Rosie Forrest Links within this article Inherit the Wind Scopes Trial William Jennings Bryan Clarence Darrow Kitzmiller v. Dover Memorandum Opinion R. Gallagher, "Intelligent Design and Informed Debate," The Scientist, February 28, 2005


Avatar of: Frances Kral

Frances Kral

Posts: 1

September 22, 2006

What if we seek out and find the truth and the value and the intention for "the greater good" in science and religion and put them together?
Avatar of: David Bump

David Bump

Posts: 15

September 23, 2006

I should clarify: Haters of relgion that includes a God who actually made a difference in the world that's detectable. Although perhaps some, like Richard Dawkins, really hate every form of religion.\n\nThe preface to the play may say it wasn't intended as journalism, but to untold numbers of people, _Inherit the Wind_ is about the only representation of the Scopes trial they've ever seen. And this little review doesn't touch on just how far from reality it is.\n\nIt is noted that it was written when there was a lot of fear going around, and a lot of over-reaction due to that fear. Well, this dramatic production is full to the brim of this fear-sickness. It has lead to just the sort of thing it feared, only perpetrated against those who believe that scientists can recognize signs of intelligent design in nature (other than signals from aliens, as in the SETI program). \n\nSure, Judge Jones and others have ruled against ID, but how much of that has been from indoctrination by propaganda such as _Inherit the Wind_? The Kitzmiller decision seems to have been ghostwritten by Eugenie Scott. \n\nOne thing people were afraid of in the '20s and '50s was that teaching children they were apes with overblown brains and a hair problem would lead to misbehavior, and sure enough, we've gone from problems like talking and chewing gum in class to drugs, sex, and shootings. \n\nAnd it's not that Darwin's theory doesn't explain everything -- Darwin didn't even understand heredity. What's left of Darwinism is just that animals vary and some reproduce more than others, points perfectly compatible with ID and creation, too. \n\nRather than a theory, we have faith and a dogma: explain everything as (ultimately) nothing more than unguided interactions of energy and matter, or else. Thus, the right chemicals just happened to form at just the right time and place and come together in just the right way to create life. Then time after countless time, random forces altered (mutated) some life form in just the right way to give it a better reproductive success under the conditions it happened to be living in. This is not science, this is faith that nothing in the universe, including life, is any challenge at all to atheism. \n\n"Natural selection" is just a catchphrase like "abracadrabra." Are two things, thought to have split from a common ancestor fairly recently, found to be surprisingly different? "Evolution was accelerated by the pressures of natural selection" (Poof!). Are fossils interpreted as showing a rapid radiation right after an extincition? "Evolution was accelerated as niches opened up and less natural selection allowed more variants to appear" (Poof!). \n\nMeanwhile, people who are skeptical of a "theory" that can't demonstrate ANY siginficant point, doesn't explain a number of things, and yet at the same time seems to explain EVERYthing (when nobody is looking too closely), are still being demeaned, vilified and demonized by _Inherit the Wind_, PBS, Scientific American, National Geographic, and, it seems The Scientist.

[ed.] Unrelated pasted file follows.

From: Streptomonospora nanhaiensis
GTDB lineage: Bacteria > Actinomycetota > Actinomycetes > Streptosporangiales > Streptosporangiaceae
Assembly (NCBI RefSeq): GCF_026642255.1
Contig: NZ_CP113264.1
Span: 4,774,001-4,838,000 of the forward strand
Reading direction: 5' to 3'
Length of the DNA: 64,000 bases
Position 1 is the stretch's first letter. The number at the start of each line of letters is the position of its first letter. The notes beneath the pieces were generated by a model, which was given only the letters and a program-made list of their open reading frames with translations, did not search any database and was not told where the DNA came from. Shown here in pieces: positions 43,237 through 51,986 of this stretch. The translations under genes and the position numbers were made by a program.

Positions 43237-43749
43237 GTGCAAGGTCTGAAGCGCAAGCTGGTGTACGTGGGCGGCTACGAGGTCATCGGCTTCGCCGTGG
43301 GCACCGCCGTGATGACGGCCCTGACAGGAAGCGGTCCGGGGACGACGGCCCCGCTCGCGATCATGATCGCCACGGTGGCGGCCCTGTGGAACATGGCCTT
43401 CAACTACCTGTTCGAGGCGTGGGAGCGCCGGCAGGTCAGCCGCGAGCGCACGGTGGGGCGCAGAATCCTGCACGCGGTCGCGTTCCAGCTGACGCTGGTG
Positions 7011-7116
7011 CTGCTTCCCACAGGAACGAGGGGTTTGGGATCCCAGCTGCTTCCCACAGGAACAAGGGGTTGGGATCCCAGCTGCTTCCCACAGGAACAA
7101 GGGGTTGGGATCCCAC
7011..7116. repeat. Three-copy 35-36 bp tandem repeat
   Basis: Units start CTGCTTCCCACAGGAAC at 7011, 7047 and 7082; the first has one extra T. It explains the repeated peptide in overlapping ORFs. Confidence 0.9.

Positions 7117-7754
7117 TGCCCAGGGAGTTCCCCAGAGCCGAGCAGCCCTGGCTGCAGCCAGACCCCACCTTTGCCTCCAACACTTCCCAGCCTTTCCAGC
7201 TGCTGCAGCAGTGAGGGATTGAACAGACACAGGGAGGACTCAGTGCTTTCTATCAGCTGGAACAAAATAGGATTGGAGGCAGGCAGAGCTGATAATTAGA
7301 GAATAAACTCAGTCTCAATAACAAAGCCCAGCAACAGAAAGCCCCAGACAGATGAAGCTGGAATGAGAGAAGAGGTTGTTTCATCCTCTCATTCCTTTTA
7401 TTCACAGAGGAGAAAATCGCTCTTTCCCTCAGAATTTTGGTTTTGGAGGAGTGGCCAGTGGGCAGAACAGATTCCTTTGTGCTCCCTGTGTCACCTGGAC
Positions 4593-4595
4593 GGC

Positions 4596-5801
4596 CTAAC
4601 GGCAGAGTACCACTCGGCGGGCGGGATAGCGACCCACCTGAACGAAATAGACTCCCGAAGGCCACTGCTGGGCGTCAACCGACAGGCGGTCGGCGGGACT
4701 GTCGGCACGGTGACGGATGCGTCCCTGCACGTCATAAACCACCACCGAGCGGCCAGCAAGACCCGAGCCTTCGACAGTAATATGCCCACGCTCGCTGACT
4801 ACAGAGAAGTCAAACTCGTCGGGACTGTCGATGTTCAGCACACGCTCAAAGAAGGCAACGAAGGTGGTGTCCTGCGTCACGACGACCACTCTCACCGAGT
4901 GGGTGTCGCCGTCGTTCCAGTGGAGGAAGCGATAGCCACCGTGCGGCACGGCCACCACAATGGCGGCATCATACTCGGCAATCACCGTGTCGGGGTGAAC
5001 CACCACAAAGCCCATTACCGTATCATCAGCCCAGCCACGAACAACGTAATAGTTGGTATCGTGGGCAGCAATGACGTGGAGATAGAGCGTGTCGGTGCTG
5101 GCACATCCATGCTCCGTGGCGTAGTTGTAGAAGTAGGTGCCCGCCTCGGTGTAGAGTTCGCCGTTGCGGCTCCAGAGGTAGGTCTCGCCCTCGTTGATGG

Avatar of: Danny R Faulkner

Danny R Faulkner

Posts: 1

September 26, 2006

Why were you so lazy in researching this? Nearly everyone thinks that the play was "about the Scopes trial," but it is about the Scopes trial as much as Arthur Miller's play, "The Crucible" was about the Salem witch trials. The two plays were written about the same time and were intended to address McCarthyism. The playwrite used something like the Scopes trial as a vehicle to convey a message, but, alas, almost no one got the point. You have drawn far too much from this.